Crowdsourcing and Engagement – Making the Leap

Crowdsourcing and Engagement - Making the LeapOne of the fun things about talking about the word engagement when it comes to creating crowdsourced community, is the immediate association that it enjoys with that of a relationship.

What’s delightful about  that affiliation is that some of the engagement hang-ups are similar to the hang-ups that one experiences on the eve of proposal. So let’s look at some of the common cold-feet complaints and see if we can’t alleviate some tension.

Fear of Commitment:

Engaging a community shouldn’t be a prison sentence. It should be fun. Gamification is one of the key ways people approach this problem – making it fun for administrators of communities, as well as the community participants. And there are few businesses that can’t support the resource need of an open innovation community. Most crowdsourcing communities run well with just one person dedicated to monitoring the community’s growth.

It’s a Lot of Money:

Let me reassure you, that with the right community, how much you spend is going to matter very little compared to how much you get in return. Generating great engagement by investing time and resources can lead to cost-savings and efficiency, as well as industry buzz and innovation. And (unlike a traditional engagement) it is most often not as expensive as you think it’s going to be.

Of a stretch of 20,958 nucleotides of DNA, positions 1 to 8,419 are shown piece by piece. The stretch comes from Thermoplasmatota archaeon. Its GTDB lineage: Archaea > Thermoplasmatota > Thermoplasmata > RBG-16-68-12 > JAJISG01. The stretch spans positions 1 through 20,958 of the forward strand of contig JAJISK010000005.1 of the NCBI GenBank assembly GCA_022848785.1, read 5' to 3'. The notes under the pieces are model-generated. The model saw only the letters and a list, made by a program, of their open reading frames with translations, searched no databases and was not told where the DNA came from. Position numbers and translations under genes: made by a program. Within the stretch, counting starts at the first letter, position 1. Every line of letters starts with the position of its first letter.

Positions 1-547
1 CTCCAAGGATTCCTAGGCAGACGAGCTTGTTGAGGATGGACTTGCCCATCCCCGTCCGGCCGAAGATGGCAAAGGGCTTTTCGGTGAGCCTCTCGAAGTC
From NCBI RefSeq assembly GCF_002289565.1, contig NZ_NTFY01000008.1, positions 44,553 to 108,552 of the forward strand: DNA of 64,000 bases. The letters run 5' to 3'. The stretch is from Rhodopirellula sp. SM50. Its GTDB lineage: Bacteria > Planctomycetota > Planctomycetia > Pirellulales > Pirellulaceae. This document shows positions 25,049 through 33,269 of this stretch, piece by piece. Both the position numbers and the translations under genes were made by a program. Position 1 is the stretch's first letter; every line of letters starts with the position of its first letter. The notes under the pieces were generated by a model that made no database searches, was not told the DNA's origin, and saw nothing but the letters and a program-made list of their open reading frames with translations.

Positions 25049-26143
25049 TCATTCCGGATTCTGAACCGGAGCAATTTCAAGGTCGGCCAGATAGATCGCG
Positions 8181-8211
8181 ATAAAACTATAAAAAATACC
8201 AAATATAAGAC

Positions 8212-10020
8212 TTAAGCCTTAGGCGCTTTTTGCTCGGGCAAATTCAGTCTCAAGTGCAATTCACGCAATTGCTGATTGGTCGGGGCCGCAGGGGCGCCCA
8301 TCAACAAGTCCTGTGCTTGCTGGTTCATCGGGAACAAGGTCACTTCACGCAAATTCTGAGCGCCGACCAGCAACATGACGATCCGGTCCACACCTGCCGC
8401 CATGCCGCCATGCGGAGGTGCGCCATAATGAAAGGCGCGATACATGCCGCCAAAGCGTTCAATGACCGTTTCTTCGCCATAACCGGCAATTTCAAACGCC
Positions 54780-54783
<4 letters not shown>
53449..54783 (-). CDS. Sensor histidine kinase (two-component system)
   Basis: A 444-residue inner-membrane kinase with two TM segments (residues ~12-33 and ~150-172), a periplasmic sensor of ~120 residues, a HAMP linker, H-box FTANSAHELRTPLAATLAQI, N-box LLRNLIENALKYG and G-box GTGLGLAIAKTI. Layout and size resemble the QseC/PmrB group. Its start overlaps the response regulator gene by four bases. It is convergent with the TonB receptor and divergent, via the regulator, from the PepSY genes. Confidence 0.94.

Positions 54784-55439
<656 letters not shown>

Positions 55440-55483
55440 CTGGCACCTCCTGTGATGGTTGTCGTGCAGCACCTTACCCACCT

What If Things Fall Apart?

Look – there are very few instances where working to build a community is an effort that goes unrewarded. If you continue to foster that community: listen, nurture, be responsive, you’re going to get a lot in return. As in relationships, you get in return what you put in.

Engagement is one of the most widely discussed issues when it comes to open innovation communities, crowdsourcing solutions, and idea generation forums. How do you get people involved and how do you keep them coming back? At last month’s Crowdopolis event (an event entirely dedicated to all things crowdsourcing) almost 1/3 of the presentations addressed this question directly and most other presentations were referencing this issue at least tacitly. It’s something that a lot of people are thinking about, so IdeaScale put together a tip sheet built from client-generated best practices. If you’d like to find out more, you can download the tip sheet here.

How do you generate worthwhile engagement? How do you ensure that a community continues to grow?

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